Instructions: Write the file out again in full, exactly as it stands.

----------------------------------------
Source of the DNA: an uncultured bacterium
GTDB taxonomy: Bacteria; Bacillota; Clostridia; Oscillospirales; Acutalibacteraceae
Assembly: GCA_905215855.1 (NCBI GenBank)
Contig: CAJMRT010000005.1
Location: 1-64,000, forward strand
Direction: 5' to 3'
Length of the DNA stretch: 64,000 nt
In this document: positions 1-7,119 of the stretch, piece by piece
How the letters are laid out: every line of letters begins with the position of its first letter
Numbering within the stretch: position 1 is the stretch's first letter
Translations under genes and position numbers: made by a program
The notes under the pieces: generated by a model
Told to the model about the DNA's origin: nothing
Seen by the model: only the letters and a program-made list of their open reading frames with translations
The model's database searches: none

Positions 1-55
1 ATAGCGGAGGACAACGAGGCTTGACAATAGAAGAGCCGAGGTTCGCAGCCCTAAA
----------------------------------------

Source of the DNA: an uncultured bacterium
GTDB taxonomy: Bacteria; Bacillota; Clostridia; Oscillospirales; Acutalibacteraceae
Assembly: GCA_905215855.1 (NCBI GenBank)
Contig: CAJMRT010000005.1
Location: 1-64,000, forward strand
Direction: 5' to 3'
Length of the DNA stretch: 64,000 nt
In this document: positions 1-7,119 of the stretch, piece by piece
How the letters are laid out: every line of letters begins with the position of its first letter
Numbering within the stretch: position 1 is the stretch's first letter
Translations under genes and position numbers: made by a program
The notes under the pieces: generated by a model
Told to the model about the DNA's origin: nothing
Seen by the model: only the letters and a program-made list of their open reading frames with translations
The model's database searches: none

Positions 1-55
1 ATAGCGGAGGACAACGAGGCTTGACAATAGAAGAGCCGAGGTTCGCAGCCCTAAA